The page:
Students in Wilson’s nursing program will use Lucina to practice skills in predetermined scenarios. Lucinda will allow them to safely perform procedures and interact with a lifelike simulator before working with people.

Lucina stays on the first floor of the college nursing resource center, along with five medium-fidelity mannequins, which make up a fully functioning intensive care unit.

Wilson’s nursing program works with a number of community partners, including Summit Health, Keystone Health and Menno Haven Retirement Communities.

Notes and quotes

housing units

Here are the rates of owner-occupied housing units by county in the Crossroads region from 2011 to 2015:

• Fulton Co., Pa.: 79.1 percent

• Jefferson Co., W.Va.: 74.0 percent

• Frederick Co., Md.: 73.9 percent

• Berkeley Co., W.Va.: 73.2 percent

• Franklin Co., Pa.: 71.7 percent

• Morgan Co., W.Va.: 70.7 percent

• Allegany Co., Md.: 68.8 percent

• Washington Co., Md.: 64.2 percent

• U.S. average: 63.9 percent

Source: U.S. Census Bureau

‘With a vengeance’

“Home ownership is about to come back in this country with a vengeance.”

Economist Anirban Basu,
looking ahead to 2018


‘Best two-year run
since 2005’

“For the first time since the middle of 2014, the US economy has sustained 3 percent growth for two consecutive quarters, providing strong momentum into next year. The current Conference Board forecast calls for 2.8 percent growth during the final quarter of 2017 and 2.5 percent growth in 2018. This would represent the economy’s best two-year run since 2005.”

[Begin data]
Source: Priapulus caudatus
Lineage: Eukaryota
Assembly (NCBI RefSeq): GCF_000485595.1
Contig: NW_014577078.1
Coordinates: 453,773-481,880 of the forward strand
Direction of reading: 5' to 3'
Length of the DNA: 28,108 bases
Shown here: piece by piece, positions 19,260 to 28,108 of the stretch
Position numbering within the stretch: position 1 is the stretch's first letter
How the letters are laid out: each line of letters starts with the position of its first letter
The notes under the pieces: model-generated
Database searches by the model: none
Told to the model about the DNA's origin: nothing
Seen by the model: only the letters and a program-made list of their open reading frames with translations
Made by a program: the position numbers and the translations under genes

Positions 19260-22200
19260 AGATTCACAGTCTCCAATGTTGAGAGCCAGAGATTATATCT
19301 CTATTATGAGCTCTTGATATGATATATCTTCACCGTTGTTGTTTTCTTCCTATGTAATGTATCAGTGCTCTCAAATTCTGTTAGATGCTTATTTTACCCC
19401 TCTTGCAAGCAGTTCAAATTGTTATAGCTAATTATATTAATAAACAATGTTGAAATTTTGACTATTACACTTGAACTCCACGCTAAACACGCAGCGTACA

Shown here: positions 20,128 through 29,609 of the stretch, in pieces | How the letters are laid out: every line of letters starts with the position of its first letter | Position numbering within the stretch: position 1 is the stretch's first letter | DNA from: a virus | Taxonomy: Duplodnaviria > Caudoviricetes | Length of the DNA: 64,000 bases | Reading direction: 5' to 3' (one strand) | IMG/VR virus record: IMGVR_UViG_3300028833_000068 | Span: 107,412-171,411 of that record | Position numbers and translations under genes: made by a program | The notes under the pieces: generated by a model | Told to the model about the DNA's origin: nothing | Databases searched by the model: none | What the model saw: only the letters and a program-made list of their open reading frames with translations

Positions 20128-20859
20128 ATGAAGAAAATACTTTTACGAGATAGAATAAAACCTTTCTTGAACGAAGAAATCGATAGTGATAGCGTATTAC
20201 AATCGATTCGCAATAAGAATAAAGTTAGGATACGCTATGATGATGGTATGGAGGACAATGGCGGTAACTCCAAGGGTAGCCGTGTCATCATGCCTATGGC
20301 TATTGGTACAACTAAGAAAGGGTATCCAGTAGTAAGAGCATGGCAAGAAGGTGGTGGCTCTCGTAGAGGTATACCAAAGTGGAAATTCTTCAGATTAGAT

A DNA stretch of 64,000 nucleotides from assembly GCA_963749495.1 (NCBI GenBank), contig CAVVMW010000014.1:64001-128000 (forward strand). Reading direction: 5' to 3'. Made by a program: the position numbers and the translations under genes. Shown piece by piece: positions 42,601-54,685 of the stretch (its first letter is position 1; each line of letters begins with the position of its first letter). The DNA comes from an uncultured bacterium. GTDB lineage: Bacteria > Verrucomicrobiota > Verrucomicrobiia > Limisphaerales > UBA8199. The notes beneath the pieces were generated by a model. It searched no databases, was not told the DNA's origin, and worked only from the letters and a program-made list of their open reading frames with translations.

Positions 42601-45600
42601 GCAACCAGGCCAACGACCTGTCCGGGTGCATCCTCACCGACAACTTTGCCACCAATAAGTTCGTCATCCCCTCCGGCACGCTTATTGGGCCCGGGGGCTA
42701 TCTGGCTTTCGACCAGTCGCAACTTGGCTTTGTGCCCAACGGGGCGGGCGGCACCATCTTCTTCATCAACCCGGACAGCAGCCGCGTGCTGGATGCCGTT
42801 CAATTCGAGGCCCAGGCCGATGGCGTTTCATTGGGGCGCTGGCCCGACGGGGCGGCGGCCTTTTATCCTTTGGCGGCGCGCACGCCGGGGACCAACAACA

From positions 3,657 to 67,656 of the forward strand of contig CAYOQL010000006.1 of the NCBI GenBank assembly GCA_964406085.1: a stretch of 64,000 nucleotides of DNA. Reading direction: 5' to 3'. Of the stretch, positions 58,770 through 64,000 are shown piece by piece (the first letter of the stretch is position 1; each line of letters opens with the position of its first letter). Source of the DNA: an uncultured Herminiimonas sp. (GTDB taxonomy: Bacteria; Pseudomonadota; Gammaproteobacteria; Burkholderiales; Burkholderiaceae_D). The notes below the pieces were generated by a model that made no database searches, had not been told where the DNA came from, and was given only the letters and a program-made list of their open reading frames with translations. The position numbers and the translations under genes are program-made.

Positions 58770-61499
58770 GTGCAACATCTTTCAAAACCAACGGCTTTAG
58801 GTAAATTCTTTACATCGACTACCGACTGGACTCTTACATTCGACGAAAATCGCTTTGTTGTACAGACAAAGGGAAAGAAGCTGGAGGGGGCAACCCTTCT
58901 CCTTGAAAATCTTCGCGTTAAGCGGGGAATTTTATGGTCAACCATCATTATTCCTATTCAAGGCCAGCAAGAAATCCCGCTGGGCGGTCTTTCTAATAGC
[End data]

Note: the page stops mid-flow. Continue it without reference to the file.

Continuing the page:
The Conference Board Economic
Forecast for the U.S. Economy

Tourism numbers rise

Tourism was up in Washington County, Md., during October, according to hotel/motel taxes paid by lodging establishments. Those businesses paid $198,924 for October. That’s up from $176,764 in September and $193,672 for October 2016.


‘Courageous decision’

“Whenever you see a successful business, someone once made a courageous decision.”

Peter F. Drucker,
management consultant,
educator and author

Formula for success

“Would you like me to give you a formula for success? It’s quite simple, really: Double your rate of failure. You are thinking of failure as the enemy of success. But it isn’t at all. You can be discouraged by failure or you can learn from it, so go ahead and make mistakes. Make all you can. Because remember that’s where you will find success.”

Thomas J. Watson, who served as chairman and CEO of IBM

Survey: People put business ethics first

MBA students and the general population say business ethics are the most important factor in determining whether to work for a company.

The conclusion comes in survey findings released this month by the U.S. Chamber of Commerce Foundation.

The survey was conducted by Morning Consult.

“Businesses of all sizes are a powerful force for good in American society, creating jobs and promoting ethical standards in their communities. As business advocates, we must use these findings to highlight the important role workers and job creators have in setting high standards and being leaders across the country,” said Carolyn Cawley, president of the U.S. Chamber of Commerce Foundation.

“This case competition is an important opportunity for future business leaders to explore ways in which companies can better demonstrate their drive to do well while also doing good and how that success powers progress and opportunity for everyone,” Cawley said.